It would thus seem that the hero and his comrade had to deal with four enemies, three of them already slain and the other about to meet the same fate. Outnumbered two to one, the hero and his comrade are thus shown as vanquishing the enemies, but the victory has been obtained at the cost of their lives.
Bliss of heaven
The ancient Indians, like many other peoples of antiquity, believed that a warrior who dies a hero's death on the battlefield obtains the bliss of heaven as his reward, and that nymphs welcome him to a celestial abode the moment his life departs. A Sanskrit verse attributed to Varahamihira, the famous Indian astronomer says:
Svargasya margah bahavah pradistas te
kasta-sadhya bahavah savighnah
Nimesa-matrena mahaphalo yam
rjus ca panthah samare vyasutvam.
Edited by F. W. Thomas, Calcutta, 1912, p.99.
"Many are the ways that the prescribed for the attainment of heaven; they are difficult of accomplishment and many are full of obstacles. This, death on the battle-field, however, produces great Jesuits instantaneously, and is indeed a straight path (to heaven). "Buddhism, which considers killing of any sort as a sin, has of course not given sanction to this belief, but the great majority of the Buddhist rulers in India as well as in Ceylon did not abjure war, and some of them were distinguished for their military exploits.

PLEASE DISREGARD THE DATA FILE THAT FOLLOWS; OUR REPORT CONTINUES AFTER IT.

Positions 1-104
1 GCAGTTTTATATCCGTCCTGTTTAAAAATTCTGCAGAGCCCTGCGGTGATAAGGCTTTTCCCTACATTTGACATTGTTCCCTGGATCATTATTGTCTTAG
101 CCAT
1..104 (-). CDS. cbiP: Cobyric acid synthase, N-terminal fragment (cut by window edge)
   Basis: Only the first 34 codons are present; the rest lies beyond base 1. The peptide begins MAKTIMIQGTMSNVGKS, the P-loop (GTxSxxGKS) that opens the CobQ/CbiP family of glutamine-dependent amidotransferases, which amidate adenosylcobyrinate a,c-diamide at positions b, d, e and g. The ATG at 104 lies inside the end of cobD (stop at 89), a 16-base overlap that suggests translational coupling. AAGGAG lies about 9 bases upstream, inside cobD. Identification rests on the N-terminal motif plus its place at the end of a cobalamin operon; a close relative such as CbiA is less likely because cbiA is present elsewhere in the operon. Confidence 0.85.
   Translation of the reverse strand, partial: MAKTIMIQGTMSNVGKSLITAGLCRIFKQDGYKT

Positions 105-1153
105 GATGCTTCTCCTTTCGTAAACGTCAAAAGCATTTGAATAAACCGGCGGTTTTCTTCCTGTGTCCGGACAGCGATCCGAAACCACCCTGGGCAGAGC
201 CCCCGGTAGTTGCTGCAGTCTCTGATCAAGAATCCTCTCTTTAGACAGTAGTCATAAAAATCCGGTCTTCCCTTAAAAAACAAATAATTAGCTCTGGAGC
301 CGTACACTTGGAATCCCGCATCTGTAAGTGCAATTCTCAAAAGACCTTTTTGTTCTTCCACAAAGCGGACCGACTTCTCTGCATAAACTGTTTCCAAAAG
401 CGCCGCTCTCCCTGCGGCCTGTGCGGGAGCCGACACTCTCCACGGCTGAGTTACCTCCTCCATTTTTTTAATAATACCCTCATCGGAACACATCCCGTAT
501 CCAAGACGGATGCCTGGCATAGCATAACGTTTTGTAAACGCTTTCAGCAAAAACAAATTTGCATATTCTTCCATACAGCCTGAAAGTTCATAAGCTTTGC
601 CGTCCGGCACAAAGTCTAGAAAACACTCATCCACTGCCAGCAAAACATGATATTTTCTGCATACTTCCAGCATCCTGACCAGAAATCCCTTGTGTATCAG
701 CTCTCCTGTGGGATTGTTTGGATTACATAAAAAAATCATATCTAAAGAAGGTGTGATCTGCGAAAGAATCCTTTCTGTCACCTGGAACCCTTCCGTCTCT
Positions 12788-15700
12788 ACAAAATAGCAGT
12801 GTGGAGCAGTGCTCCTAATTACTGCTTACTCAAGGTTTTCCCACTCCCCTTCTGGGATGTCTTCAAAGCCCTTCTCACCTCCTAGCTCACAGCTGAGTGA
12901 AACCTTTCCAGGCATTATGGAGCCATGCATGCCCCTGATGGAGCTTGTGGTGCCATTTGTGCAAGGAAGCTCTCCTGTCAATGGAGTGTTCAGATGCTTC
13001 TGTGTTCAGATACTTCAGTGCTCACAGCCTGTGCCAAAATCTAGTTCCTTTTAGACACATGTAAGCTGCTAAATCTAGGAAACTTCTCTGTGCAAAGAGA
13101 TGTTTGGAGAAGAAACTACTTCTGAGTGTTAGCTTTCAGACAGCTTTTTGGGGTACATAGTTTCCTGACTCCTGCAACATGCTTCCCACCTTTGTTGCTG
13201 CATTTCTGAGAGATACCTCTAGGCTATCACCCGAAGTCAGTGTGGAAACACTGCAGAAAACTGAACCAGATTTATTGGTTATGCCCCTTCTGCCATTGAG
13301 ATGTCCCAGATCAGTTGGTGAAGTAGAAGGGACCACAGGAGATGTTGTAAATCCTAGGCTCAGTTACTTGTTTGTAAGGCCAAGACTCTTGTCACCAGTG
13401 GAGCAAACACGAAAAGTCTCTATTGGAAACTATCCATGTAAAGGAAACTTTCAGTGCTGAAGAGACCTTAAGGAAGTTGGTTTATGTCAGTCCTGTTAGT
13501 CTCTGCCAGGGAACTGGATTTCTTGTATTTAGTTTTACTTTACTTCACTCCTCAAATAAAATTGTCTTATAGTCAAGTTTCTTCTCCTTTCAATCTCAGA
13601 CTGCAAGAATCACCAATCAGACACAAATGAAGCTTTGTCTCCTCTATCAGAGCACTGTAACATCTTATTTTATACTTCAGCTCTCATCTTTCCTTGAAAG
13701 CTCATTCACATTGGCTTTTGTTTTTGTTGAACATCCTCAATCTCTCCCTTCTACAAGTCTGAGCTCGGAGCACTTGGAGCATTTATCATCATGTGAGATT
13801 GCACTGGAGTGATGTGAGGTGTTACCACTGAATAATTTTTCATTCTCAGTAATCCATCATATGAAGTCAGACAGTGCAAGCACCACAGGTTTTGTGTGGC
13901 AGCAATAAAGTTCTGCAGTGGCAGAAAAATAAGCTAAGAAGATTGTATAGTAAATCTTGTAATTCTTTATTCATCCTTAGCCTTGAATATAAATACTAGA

Kings who acquired fame and glory by military exploits and the warriors who served them are not represented by Buddhist authors as having been condemned to hell on that account. Some of them are expressly stated to have been born in heaven, as the result of their good deeds, in spite of their having caused the death of thousands of human beings. Subtle arguments have been resorted to by religious teachers to explain how the effects of the karma of slaying enemies on the battlefield could be averted to give Buddhist heroes a happy existence in heaven after death.
There is no dispute on the explanation given, above by Paranavitana on the subject matter of the Hero Stone. The disagreement is only in the interpretation. To be continued